Lessons From the Border for our Corner of the Nation


JOHNSON CITY, Tenn. — When I went to college we rarely discussed immigration.

Border politics didn’t enter my thoughts as I headed to Big Bend National Park on a student-run rafting trip, a last escape before graduation from Texas A&M in 1978.

As we crawled into sleeping bags on the Texas side of the Rio Grande, I thought the water looked low for rafting.

Later that night, Spanish voices broke the silence. I looked up to see a couple of men on horseback. They spoke softly as they surveyed the two-dozen students asleep under the stars.

I noticed a pickup truck idling on the road behind us. Then, two more men crossed the stream on the backs of burros. They dismounted near the truck. The burros made their way back to Mexico, and the pickup kept its lights off as it traveled into the night.

We had little reason to fear either the men or the border. People sneaking across the river had long been a fact of life in our state, not the national issue it is today. I wrote a travel article for our student paper, The Battalion. The men on horseback appeared in paragraph nine.

Horses and rafters on the Rio Grande, March 1978. (Mary Alice Basconi)

Horses and rafters on the Rio Grande, March 1978. (Mary Alice Basconi)

Thirty-one years later I told my journalism students this story. They knew right away: The horsemen were so-called “coyotes” who arranged for the burros and the truck.

Once I was someone who shrugged off a border crossing as a random sighting. Now I am a teacher who guides students to write about immigration at a time when illegal crossings are considered routine. We’re in an unlikely place here in Johnson City, more than 1,300 miles from the border. Yet the story is in our backyard, too. As a pastor once told the Johnson City Press, more than 10,000 Hispanic immigrants live in or near the urban area we call the Tri-Cities.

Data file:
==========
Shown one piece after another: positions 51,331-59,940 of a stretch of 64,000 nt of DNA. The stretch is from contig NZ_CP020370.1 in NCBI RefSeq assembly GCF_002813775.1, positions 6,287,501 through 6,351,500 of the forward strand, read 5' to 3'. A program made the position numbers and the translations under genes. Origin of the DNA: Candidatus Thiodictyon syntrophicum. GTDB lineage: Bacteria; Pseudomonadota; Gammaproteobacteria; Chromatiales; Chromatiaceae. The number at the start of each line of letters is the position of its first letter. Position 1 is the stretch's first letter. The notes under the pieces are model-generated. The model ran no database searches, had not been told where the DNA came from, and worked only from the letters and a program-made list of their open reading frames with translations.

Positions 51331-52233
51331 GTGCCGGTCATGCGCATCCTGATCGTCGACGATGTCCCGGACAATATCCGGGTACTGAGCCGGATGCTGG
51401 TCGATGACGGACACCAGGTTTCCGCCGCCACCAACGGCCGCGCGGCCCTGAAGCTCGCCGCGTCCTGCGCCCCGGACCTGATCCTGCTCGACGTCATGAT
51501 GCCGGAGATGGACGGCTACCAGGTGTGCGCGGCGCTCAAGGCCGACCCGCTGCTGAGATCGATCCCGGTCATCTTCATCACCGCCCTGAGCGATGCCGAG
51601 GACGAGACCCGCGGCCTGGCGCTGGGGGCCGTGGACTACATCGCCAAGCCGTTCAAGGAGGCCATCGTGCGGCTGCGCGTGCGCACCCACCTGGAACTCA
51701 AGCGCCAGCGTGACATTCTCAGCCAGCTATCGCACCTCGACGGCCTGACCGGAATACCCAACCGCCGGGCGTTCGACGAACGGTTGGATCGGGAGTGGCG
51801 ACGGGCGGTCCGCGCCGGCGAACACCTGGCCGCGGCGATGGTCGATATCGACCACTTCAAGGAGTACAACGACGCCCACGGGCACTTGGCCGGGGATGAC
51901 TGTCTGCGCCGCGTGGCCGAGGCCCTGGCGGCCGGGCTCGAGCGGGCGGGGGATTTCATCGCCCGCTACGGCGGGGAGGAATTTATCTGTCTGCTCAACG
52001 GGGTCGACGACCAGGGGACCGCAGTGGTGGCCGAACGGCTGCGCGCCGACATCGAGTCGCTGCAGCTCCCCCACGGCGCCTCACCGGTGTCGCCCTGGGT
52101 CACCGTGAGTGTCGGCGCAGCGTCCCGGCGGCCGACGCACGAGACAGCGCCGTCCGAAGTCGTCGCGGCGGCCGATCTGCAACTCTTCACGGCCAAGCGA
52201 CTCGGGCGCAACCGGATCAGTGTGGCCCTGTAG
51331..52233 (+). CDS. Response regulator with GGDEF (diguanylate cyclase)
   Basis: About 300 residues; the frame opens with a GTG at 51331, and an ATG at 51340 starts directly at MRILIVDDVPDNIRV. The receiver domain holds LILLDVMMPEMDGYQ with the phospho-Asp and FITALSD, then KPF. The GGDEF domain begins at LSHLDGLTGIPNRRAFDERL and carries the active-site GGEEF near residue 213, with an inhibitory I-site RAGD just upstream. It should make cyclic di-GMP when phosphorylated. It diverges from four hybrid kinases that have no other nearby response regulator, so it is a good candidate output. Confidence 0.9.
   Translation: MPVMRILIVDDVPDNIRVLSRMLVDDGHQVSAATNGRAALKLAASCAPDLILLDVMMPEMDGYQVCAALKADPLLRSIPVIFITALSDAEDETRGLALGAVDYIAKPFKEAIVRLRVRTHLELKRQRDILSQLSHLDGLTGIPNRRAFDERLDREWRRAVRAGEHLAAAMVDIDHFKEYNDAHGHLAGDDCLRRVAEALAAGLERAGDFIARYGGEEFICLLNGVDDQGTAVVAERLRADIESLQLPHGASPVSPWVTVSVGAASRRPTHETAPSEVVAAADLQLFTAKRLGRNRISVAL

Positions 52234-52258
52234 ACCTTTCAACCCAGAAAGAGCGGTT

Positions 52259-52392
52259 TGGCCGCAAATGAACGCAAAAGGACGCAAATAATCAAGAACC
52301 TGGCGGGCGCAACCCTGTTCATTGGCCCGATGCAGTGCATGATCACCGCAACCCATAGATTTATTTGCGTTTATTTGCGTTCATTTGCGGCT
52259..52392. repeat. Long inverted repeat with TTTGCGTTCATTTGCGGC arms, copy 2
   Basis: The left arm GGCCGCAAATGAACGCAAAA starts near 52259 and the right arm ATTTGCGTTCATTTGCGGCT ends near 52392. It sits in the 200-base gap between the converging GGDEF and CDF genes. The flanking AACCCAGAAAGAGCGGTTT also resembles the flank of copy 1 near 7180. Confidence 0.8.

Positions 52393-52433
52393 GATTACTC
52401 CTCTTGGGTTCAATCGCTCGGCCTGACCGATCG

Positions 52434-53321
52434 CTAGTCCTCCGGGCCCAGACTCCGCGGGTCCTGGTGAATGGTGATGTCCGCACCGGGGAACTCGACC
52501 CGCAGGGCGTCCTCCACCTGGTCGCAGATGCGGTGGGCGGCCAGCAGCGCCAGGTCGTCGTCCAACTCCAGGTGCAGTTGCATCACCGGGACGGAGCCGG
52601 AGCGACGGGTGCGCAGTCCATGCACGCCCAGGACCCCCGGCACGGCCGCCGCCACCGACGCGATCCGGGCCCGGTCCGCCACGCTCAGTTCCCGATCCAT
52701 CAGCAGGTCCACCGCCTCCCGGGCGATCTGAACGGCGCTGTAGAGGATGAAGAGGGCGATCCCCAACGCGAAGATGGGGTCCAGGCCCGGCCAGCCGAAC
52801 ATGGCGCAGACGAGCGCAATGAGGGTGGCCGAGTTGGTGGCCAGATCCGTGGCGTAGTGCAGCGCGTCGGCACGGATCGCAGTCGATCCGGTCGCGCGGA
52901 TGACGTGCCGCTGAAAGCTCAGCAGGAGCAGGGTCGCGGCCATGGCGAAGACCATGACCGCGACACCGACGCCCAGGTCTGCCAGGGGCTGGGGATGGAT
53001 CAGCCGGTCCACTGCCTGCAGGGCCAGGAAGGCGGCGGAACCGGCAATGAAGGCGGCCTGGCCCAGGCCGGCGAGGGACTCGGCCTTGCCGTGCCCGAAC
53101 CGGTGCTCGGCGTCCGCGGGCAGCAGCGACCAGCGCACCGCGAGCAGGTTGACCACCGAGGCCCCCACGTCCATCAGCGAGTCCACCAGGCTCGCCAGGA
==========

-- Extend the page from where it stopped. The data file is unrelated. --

At East Tennessee State University, the region’s largest school, we have produced a mini-newspaper in English and Spanish for 10 years. We name it after whichever local paper volunteers to print and distribute it, so the 2010 edition will be El Nuevo Bristol Herald-Courier. As the Hispanic community grows across the South, we believe someone should write about that.

Pro-immigration feelings are rare in Northeast Tennessee. Communities here once depended on factory jobs. More and more we watch those jobs move across the border, even as undocumented immigrants take factory work here.

One such Mexican immigrant agreed to talk to us. He said he worked as a journalist for a couple of years in the early ’90s. In the U.S. he was a factory worker, now a ranch hand. After the interview students wrote stories.

What they found interesting: Freedom of the press isn’t the same across the border. A Mexican reporter who makes a government official look bad might have cocaine “discovered” in his car, and be jailed for it. A writer who covers local government might be bribed to make his sources look good. A journalist who exposes corruption must write under an assumed name.

The man said he enjoyed reporting, but doesn’t miss the danger. He dreams of having a radio show.

My students talked long-distance with an agent from the Border Patrol, who told stories of border crossings. He saw people crossing with babies, a family that brought its elderly grandmother. He once found a person hidden in the headliner of a handicapped passenger van.

In Big Bend in 1978, coyotes came on horseback. Today, the agent said, they might hire teenage boys with no criminal record to take people across. In some places coyotes lead immigrants 30 miles on foot through scrub brush and desert. A coyote could earn $2,000 by helping someone make the crossing, but $5,000 to bring someone all the way to San Antonio, he said.

When we talk to people for a story, we seldom learn how they got here unless it is the point of the story. During our interview no one asked our Mexican source about his path to America, whether he entered legally or not. Sometime later, I found out.

He crossed the first time in 2000 and returned after four years to visit his parents. After the events of 9/11, security tightened. The Border Patrol caught him three times as he walked through Arizona. It took him a month, but on the fourth try he made it.

As the U.S. government spends millions on border security, the ranch hand waits for the laws that will wipe away the stigma of that trip. For him, immigration reform is the final border. He counts on President Barack Obama’s reforms to change his status, so he can move on with his life.




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